11.13 We need to build on people's growing awareness of social and environmental concerns, and the influence they have as citizens and consumers. One approach is to use the ecological footprint as a tool for increasing understanding of unsustainable consumption and learning how to make more sustainable choices. The Executive will continue to support the work of WWF and partner organisations to roll out this footprint approach to local authorities and schools across Scotland.
11.14 As part of the broader communication, education and engagement strategy the Executive will work with the UK Government, NGOs, retailers and others to encourage informed public debate around the environmental and social consequences of the goods and services consumers buy, supporting initiatives such as Environment Direct, a proposed new consumer information service, which is expected to be launched across the UK in late 2006.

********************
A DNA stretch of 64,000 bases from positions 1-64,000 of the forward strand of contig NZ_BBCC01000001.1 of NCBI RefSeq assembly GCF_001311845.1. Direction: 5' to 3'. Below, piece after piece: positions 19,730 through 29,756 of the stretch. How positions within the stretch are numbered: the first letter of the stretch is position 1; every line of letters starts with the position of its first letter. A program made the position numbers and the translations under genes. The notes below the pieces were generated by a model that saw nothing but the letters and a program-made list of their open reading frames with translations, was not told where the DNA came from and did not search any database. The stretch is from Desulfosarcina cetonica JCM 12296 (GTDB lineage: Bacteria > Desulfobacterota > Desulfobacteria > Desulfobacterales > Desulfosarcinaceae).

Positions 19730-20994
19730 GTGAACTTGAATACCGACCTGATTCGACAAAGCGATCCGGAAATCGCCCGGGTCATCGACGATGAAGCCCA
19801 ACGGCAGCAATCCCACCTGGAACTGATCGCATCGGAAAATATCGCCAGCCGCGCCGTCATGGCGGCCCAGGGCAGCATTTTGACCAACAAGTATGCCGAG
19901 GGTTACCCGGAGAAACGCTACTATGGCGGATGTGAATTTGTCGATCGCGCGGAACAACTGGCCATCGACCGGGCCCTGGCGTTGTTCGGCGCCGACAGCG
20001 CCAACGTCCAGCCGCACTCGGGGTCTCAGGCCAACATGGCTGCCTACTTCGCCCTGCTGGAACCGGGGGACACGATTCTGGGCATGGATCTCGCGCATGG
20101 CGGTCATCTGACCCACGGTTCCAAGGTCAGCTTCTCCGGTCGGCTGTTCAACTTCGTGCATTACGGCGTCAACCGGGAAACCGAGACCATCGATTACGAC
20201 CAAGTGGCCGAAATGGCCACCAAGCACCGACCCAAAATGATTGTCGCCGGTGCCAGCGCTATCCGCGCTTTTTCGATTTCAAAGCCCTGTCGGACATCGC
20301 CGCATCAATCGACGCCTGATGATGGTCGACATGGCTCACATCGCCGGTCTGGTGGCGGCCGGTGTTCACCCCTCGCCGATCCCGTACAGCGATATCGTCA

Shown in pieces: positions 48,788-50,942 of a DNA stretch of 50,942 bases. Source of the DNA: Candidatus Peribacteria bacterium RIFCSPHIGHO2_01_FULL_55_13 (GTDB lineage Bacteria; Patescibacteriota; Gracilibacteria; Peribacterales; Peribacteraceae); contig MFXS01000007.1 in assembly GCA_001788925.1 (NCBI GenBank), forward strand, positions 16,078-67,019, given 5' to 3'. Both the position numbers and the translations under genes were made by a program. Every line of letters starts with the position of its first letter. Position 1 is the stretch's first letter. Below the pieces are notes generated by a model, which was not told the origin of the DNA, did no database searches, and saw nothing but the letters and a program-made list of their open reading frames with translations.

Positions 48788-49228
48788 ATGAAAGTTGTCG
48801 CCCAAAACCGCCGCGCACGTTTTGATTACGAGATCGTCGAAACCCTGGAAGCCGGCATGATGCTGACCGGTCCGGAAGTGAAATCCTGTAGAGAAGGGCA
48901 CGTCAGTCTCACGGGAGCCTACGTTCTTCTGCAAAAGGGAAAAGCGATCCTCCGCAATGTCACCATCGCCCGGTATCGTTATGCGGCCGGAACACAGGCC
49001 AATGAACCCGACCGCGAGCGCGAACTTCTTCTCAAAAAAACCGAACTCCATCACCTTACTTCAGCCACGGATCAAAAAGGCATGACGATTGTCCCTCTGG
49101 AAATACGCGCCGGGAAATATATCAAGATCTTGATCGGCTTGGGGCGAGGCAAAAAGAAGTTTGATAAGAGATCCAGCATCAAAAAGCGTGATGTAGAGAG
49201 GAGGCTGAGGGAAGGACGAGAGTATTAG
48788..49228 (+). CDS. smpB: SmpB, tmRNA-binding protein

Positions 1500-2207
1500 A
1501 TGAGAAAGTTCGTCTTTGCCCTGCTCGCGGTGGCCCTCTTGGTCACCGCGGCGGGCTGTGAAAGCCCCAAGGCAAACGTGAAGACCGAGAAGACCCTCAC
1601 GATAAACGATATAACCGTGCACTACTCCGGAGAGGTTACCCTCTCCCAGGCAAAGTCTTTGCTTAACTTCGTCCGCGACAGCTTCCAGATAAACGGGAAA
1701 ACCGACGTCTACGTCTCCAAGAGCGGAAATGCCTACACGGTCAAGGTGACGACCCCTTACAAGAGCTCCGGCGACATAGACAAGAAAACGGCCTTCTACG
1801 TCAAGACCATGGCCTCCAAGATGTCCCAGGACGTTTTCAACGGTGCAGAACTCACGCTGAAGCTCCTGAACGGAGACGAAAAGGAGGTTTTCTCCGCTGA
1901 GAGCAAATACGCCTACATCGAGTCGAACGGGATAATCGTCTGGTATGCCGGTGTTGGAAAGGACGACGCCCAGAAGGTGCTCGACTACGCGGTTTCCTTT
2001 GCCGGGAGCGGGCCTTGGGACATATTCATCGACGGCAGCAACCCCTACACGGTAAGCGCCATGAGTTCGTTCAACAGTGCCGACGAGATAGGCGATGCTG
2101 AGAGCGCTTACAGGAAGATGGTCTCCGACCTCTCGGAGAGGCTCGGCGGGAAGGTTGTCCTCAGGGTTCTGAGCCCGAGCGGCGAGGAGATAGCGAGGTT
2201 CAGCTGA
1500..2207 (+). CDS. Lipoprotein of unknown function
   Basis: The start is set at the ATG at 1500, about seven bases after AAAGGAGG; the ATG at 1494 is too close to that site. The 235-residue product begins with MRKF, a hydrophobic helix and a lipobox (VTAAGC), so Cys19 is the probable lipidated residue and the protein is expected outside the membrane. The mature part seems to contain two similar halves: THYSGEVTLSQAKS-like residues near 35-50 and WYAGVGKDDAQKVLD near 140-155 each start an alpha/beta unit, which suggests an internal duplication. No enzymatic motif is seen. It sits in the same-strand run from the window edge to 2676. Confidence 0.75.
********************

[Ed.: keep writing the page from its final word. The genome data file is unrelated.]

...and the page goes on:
SCOTLAND'S CONTRIBUTION TO THE MILLENNIUM DEVELOPMENT GOALS
11.15 The Executive's international development policy 20 sets out the contribution that it can make in partnership with the UK Government towards the achievement of the Millennium Development Goals. This includes action in three main areas:
- Support for developing countries, particularly through the development of NGOs. The Executive will assist the two-way exchange of knowledge and expertise between Scotland and developing countries. Assistance will be targeted through NGOs and other public bodies on specific development programmes with geographical and thematic focus, emphasizing the transfer of knowledge building on existing Scottish strengths.